Irvine to Santiago Loop
- Location: Santa Ana Foothills east of Orange. From the 55 freeway, take the Chapman Avenue exit and head east for 4.2 miles until you get to Jamboree Road. Take a left on Jamboree and a right into the park. From the north, take the Katella Avenue exit from the 55 freeway, head east and drive 4.6 miles to Jamboree and take a left (Katella becomes Villa Park and then Santiago Canyon Road on the way). Parking is $3 per car on weekdays, $5 on weekends and $7 on holidays. For access to this hike, park in lot #3.
- Agency: Irvine Regional Park/Santiago Oaks Regional Park
- Distance: 4.5 miles or more
- Elevation gain: 600 feet
- Difficulty Rating: PG
- Suggested time: 2.5 hours
- Best season: All year (hot during the summer)
- USGS topo map: Orange
- Recommended gear: sunblock; sun hat; insect repellent
- Recommended guidebook: Afoot and Afield: Orange County
- More information: Trip descriptions of similar (easier) routes starting from Santiago Oaks Regional Park here and here; Map My Hike report here; Irvine Regional Park Yelp page here; Santiago Oaks Regional Park Yelp page here
- Rating: 6
The network of trails linking adjacent Irvine and Santiago Oaks Regional Parks allow for many possible fun, moderate hikes. One doesn’t have to have a specific plan to enjoy these two parks, but for those who prefer a set route, consider the loop described here, taken from “Afoot and Afield: Orange County.” It starts at Irvine, heads north up Barham Ridge, down into Santiago Oaks Regional Park and back again. Clear day vistas include the ocean and Catalina Island; the hike also provides views of Old Saddleback, the San Gabriel Mountains and much of the Orange County coastal plain.
From the parking area, pick up the signed Roadrunner Loop Trail on the north side of the paved road. Turn right at the first junction and follow it across a stream bed to another intersection. Both paths are part of the loop but the left fork is more scenic. It drops into a grove of oaks and eucalyptus trees, passes three other minor unsigned trails before reaching a Y-junction (0.6 miles.) Turn right to meet the other leg of the trail. Bear left to continue north, passing an information board.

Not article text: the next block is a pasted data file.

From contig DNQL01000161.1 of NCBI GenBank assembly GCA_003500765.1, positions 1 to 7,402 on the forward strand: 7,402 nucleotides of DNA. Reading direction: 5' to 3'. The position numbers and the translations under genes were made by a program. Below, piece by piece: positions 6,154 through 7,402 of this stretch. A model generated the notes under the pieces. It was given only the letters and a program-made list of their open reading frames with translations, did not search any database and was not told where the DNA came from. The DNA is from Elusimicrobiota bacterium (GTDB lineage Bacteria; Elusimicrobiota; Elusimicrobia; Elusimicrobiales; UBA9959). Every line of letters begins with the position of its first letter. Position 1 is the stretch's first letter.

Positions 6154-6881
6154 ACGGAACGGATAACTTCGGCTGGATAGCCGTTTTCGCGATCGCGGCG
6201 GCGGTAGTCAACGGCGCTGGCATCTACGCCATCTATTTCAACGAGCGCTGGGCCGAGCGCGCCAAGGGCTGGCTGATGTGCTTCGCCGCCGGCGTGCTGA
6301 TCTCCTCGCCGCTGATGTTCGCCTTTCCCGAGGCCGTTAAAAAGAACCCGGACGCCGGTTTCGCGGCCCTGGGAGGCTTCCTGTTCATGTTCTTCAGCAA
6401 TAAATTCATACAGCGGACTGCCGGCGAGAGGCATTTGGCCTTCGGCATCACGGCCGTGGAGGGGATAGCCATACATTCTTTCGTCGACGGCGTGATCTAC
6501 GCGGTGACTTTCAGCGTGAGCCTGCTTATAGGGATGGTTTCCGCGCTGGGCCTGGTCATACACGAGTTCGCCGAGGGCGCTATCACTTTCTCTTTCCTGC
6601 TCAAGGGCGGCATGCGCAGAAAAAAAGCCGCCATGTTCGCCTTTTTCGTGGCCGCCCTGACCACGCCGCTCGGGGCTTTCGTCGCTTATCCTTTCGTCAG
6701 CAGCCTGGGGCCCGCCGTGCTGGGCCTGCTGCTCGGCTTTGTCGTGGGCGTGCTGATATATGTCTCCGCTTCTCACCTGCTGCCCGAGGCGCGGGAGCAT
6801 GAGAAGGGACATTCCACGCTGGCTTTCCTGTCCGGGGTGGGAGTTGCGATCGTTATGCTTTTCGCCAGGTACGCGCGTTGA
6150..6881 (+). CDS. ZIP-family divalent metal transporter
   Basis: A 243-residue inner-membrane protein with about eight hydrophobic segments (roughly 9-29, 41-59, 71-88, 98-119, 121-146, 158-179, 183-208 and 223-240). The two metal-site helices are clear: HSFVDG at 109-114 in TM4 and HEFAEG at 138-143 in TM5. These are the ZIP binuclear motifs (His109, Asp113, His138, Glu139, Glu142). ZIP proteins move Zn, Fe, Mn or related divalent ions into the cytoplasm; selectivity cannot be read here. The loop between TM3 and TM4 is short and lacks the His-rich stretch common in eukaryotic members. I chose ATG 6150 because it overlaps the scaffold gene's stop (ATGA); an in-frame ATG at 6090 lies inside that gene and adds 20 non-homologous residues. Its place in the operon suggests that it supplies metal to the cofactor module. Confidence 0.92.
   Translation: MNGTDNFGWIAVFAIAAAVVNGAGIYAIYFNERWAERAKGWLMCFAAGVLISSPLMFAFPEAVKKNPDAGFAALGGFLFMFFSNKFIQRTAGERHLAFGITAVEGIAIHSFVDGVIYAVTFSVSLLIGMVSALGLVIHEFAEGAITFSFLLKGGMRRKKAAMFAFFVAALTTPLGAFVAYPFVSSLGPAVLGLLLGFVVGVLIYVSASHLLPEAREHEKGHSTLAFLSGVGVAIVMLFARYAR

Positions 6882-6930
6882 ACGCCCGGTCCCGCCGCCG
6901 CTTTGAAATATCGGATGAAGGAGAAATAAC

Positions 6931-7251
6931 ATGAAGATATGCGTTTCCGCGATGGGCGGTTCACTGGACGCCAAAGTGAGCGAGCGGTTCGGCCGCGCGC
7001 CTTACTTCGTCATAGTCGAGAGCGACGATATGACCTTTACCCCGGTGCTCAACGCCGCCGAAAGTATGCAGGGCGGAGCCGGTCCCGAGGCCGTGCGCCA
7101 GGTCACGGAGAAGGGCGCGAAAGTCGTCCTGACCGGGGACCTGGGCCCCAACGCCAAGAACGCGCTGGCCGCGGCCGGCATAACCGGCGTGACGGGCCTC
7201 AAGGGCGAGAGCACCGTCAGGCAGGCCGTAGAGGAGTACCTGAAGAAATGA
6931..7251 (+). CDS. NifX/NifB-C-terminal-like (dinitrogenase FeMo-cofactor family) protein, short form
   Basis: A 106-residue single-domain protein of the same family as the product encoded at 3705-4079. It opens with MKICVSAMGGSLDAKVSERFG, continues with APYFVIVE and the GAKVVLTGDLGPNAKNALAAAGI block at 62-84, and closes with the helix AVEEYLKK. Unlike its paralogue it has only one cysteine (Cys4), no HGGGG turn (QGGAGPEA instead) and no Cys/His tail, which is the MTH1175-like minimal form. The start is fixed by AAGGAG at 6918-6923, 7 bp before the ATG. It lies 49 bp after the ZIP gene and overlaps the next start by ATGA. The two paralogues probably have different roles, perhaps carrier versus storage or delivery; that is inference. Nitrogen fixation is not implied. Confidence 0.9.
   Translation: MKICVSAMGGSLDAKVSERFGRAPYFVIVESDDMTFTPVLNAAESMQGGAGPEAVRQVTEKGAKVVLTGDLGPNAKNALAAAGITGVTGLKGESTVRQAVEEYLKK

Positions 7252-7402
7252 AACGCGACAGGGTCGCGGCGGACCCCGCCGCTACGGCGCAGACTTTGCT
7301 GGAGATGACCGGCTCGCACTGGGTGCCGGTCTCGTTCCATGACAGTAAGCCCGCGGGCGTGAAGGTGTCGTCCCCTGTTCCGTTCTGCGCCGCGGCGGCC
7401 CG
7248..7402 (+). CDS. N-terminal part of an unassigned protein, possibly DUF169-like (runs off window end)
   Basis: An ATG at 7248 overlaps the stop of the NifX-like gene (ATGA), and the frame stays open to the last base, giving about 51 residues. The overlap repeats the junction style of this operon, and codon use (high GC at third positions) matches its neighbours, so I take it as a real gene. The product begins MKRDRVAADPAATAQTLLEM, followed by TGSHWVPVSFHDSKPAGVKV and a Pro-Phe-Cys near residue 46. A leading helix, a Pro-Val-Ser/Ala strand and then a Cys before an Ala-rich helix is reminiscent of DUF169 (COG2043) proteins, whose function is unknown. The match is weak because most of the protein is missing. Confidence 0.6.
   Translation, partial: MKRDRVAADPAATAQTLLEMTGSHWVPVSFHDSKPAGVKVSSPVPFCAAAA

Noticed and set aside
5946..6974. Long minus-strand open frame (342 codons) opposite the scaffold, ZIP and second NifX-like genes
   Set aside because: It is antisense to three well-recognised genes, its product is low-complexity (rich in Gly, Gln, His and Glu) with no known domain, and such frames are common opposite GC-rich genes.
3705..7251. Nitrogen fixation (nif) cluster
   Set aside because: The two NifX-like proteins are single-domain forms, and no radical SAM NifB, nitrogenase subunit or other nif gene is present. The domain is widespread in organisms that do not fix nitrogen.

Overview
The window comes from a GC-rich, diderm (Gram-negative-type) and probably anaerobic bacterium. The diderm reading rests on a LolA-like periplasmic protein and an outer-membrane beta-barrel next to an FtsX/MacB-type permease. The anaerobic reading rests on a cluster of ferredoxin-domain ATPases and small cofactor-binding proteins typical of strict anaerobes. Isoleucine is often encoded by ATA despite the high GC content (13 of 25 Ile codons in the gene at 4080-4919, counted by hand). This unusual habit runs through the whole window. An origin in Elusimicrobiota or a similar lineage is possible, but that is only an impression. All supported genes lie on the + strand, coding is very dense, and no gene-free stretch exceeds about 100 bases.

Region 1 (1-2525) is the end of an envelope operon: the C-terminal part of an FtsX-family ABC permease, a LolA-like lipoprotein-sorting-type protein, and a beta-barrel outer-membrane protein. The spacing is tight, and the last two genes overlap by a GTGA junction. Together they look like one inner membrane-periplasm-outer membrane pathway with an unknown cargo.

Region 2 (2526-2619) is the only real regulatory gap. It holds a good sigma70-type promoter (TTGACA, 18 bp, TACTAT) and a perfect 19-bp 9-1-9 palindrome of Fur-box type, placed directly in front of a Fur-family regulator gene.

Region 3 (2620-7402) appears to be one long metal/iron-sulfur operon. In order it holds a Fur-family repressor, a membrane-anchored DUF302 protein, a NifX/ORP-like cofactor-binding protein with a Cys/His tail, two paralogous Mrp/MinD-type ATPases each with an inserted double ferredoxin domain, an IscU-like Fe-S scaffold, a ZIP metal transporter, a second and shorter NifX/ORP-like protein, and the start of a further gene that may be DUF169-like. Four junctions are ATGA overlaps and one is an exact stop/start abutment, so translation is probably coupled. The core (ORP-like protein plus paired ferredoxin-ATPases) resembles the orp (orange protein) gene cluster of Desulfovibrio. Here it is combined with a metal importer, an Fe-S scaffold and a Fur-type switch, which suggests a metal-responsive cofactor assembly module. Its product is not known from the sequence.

This is the start of both the Chutes Trail and the steeper Chutes Ridgeline Trail. The two climb steadily up the exposed south side of Barham Ridge, taking in excellent views of Weir Canyon on the right and Santiago Creek’s flood plain on the left.
At about 1.8 miles, after crossing a few times, the trails meet at the top of Barham Ridge. Turn left and pass the Mountain Goat Trail, continuing onto a vista point; the highest elevation on the hike.
After enjoying the view, retrace your steps to the Mountain Goat Trail and make your descent into Santiago Oaks Regional Park. Once again you have a choice between a longer, more moderate grade and a steeper route; the former favored by equestrians and the latter by mountain bikers. At the bottom of the hill, bear right onto the Santiago Creek Trail and follow it into a pleasant oak and eucalyptus woodland with a picnic table. (The Bobcat Meadow Trail, which eventually rejoins the Santiago Creek Trail, is also an option).
Follow the Santiago Creek Trail to a junction with the Pony Trail, where you’ll take a hard left, soon arriving at a dirt staging area near the base of the Villa Park Dam. The trail continues on the opposite side of the clearing, making a short but steep climb to the top of the dam and briefly joining a paved road. The signed Santiago Creek Trail soon splits off to the left, dropping back toward Irvine Regional Park.
From here, several different trails head back to your starting point. Since the Santiago Creek Trail is now adjacent to a residential area, you may find the Egret Trail more enjoyable. Follow it to a junction by a picnic table and bear left on the unsigned Willow Trail, which passes by several burned (and a few living) willow and sycamore trees on its way south back toward the Irvine Park Entrance. At a junction with the Horseshoe Loop Trail, turn left and follow it back to your starting point. Alternately, you can exit through a grassy picnic area and turn left on the paved road, which also takes you back to your starting point.
Despite a few confusing spots, park signage is pretty good and maps of both parks are available online and at the information booths. Whether you follow the exact route or not a visit to these neighboring parks is bound to be an enjoyable experience.
Text and photography copyright 2016 by David W. Lockeretz, all rights reserved. Information and opinions provided are kept current to the best of the author’s ability. All readers hike at their own risk, and should be aware of the possible dangers of hiking, walking and other outdoor activities. By reading this, you agree not to hold the author or publisher of the content on this web site responsible for any injuries or inconveniences that may result from hiking on this trail. Check the informational links provided for up to date trail condition information.